`The US global strategy in Europe is to contain Russia's revival and in Asia to contain China's growth, and is to preserve US hegemony in the world . . . [NMD is a] hangover from the Cold War . . . [the political cost of its deployment will be] tremendous for the United States.'

`The rest of the world is wondering if the United States could break the treaty it signed, shouldn't other countries do the same? In other words, the United States will set an example for others to dump other arms-reduction agreements if it presses forward with NMD.'--Remarks by Luo Yuan, Director of the Second Office of Strategy Studies, Chinese Academy of Military Science, `Experts: US plan could start new arms race,' China Daily, August 16, 2000.

In reference to a national missile defense system: `We believe this idea of the United States will inevitably support a new round of arms race and will compromise international peace and stability. This issue is by no means a dispute between China and the United States, but between the United States and the international community.'--Remark from Chinese Foreign Minister Tang Jiaxuan, `Asian Forum Ends in Chorus of Criticism of U.S. Missile Defense Plan,' Washington Post, July 30, 2000.

`China's government is standing up to U.S. attempts to set up both a national anti-ballistic missile system and a theater of war anti-ballistic missile system. Attempts [by the U.S.] to make Taiwan join the creation and unveiling of a theater of war anti-ballistic missile system are a serious interference into China's internal affairs and will necessarily be seriously repulsed by the Chinese people.'--Remark by Chinese Defense Minister Chi Haotian, press conference, January 17, 2000.

`For its own defense needs, if the United States wants to develop a [theater missile defense] system, that's its own business. What we don't want to see is TMD covering Taiwan. That would . . . damage U.S.-China . . . relations.'--Remarks by an unidentified senior Chinese official quoted in the Washington Post, January 27, 2000.

Placing TMD in Taiwan `seriously infringes on China's sovereignty and territorial integrity and will certainly meet with strong opposition from the Chinese people.'--Remark from Chinese Embassy spokesman Cui Jianjun, `Chinese Warn U.S. on Defense; Missile Umbrella Would Aid Taiwan,' The Washington Times, March 6, 1999.

`The inclusion of Taiwan into the theater-missile defense system will severely harm the stability of the region, and finally threaten bilateral relations.'--`Chinese Warn U.S. on Defense; Missile Umbrella Would Aid Taiwan,' Washington Times, March 6, 1999.

[Page: S10131]

ARMS CONTROL

`Any amendment, or abolishing of the [ABM] treaty, will lead to disastrous consequences. This will bring a halt to nuclear disarmament now between the Russians and Americans, and in the future will halt multilateral disarmament as well.'

`We are not rejecting the concept of missile defense completely, such as air defense to protect troops. But it is the advanced systems, in space and elsewhere, that are the problem. These are a violation of the ABM Treaty. These may disturb or destroy the strategic balance.'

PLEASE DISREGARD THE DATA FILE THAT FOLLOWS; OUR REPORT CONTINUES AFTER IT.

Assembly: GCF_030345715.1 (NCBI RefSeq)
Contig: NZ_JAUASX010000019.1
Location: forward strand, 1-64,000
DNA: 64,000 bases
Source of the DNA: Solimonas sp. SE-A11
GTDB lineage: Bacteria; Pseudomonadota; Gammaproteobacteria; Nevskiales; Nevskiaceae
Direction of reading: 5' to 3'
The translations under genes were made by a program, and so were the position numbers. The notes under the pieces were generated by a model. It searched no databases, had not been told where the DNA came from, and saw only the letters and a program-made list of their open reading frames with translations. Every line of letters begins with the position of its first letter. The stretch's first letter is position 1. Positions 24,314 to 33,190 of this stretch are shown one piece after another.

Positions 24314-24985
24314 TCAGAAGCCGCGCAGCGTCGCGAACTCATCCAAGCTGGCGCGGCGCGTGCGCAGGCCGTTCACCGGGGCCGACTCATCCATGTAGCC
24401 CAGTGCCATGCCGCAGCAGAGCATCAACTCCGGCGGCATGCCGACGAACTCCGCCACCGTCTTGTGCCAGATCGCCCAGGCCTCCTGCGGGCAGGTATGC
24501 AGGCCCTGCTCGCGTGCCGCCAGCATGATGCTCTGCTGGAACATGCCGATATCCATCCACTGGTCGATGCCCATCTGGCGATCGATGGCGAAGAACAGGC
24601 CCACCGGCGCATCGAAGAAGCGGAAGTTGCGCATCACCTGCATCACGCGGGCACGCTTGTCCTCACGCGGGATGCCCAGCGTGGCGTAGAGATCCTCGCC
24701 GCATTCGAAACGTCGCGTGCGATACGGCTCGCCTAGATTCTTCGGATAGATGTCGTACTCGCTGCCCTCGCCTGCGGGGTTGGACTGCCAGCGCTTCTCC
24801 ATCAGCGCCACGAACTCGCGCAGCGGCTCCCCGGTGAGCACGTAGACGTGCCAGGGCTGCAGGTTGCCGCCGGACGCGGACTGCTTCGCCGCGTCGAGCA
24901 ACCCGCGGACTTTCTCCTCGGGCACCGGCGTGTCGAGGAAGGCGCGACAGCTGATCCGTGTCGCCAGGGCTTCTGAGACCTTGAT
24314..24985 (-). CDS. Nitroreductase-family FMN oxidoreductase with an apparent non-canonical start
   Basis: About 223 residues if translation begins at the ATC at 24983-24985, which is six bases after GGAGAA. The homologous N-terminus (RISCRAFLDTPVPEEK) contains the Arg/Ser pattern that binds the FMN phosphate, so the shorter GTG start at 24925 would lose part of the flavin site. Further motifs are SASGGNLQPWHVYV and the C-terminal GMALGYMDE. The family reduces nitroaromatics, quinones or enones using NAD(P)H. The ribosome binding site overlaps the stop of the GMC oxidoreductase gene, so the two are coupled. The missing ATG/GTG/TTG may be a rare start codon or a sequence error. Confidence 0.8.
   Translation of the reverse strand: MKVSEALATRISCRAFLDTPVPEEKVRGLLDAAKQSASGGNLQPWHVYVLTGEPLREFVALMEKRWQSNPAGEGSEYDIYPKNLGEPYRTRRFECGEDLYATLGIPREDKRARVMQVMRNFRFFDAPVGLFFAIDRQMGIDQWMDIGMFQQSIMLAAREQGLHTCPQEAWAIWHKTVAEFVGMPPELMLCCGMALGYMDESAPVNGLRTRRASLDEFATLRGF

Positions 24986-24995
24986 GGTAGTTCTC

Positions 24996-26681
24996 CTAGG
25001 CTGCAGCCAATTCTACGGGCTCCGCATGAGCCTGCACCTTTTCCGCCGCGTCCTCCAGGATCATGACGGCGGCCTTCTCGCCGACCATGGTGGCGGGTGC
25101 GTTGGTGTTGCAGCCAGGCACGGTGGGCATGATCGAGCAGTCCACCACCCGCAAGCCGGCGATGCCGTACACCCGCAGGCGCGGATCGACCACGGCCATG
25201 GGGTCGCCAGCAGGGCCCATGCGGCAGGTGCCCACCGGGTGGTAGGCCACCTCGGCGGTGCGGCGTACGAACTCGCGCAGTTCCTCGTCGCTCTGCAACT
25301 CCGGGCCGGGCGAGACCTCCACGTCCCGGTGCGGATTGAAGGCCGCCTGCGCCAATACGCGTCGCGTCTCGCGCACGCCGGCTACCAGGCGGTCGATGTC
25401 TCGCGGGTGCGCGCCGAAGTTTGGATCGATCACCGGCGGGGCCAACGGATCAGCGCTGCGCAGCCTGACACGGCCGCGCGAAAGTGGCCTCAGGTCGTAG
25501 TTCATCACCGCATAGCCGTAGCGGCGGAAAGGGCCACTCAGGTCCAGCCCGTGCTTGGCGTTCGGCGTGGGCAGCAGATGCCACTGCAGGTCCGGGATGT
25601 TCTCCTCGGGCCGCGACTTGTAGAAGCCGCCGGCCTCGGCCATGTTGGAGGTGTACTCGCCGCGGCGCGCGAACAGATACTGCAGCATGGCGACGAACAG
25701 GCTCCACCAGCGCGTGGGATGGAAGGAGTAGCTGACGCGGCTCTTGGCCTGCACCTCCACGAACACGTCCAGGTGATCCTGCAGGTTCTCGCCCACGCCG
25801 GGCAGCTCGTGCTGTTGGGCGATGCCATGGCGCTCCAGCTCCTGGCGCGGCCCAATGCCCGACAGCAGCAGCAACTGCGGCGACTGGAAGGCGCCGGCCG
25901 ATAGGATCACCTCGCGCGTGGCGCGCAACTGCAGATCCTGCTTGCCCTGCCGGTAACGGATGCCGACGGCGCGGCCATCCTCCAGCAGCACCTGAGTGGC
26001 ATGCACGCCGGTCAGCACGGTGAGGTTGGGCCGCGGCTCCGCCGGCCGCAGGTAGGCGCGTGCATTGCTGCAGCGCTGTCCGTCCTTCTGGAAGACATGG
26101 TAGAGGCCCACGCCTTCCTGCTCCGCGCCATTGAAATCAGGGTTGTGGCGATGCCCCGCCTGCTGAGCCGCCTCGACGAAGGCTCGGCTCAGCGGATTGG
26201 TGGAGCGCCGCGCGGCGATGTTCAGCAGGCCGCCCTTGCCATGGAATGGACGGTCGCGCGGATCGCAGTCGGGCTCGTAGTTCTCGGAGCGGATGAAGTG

`[The] United States . . . has been teaching the international community that the ABM Treaty, though bilateral, is a cornerstone for strategic stability, that it's a precondition for further nuclear disarmament. Now suddenly they are attempting to amend it and threaten to abolish it. We have no words for this. Should we assume that the United States monopolizes all the truth in the world? This cannot be the case, I believe. So this will erode U.S. authority and credibility.'--Excerpts of Remarks by Sha Zukang, Chinese Director-General of the Arms Control and Disarmament of the Ministry of Foreign Affairs, press interview, November 10, 1999.

`This decision by the United States [deployment of an NMD system] goes against the trend of the times and is detrimental to international arms control and disarmament efforts. It will have an extensive and profound negative impact on the global and regional strategic balance and stability in the 21st Century. The Chinese side expresses serious concern.'

`The Chinese side expresses serious concern over this [U.S. deployment of NMD]. China believes that the development, deployment, and transfer of anti-missile systems with strategic defense potential will not enhance security or curb missile technology proliferation. On the contrary, it will only undermine security, and spur missile technology proliferation. Moreover, it violates the Anti-Ballistic Missile Treaty. The ABM Treaty is of great significance for safeguarding the global strategic balance and stability and for maintaining the momentum in the nuclear disarmament process. It should be observed strictly.'

`This [the UN General Assembly resolution on the ABM Treaty] demonstrates the international community's near-unanimous opposition to or disapproval of the attempts by relevant countries to revise the ABM Treaty or to develop anti-missile systems. China urges relevant countries to take a serious approach toward the strong appeal from the international community, think carefully before making any move, and abandon the aforementioned programs for developing anti-missile systems.'--Excerpts of Remarks by Chinese Foreign Ministry Spokesman Zhu Bangzao, press conference, January 13, 2000.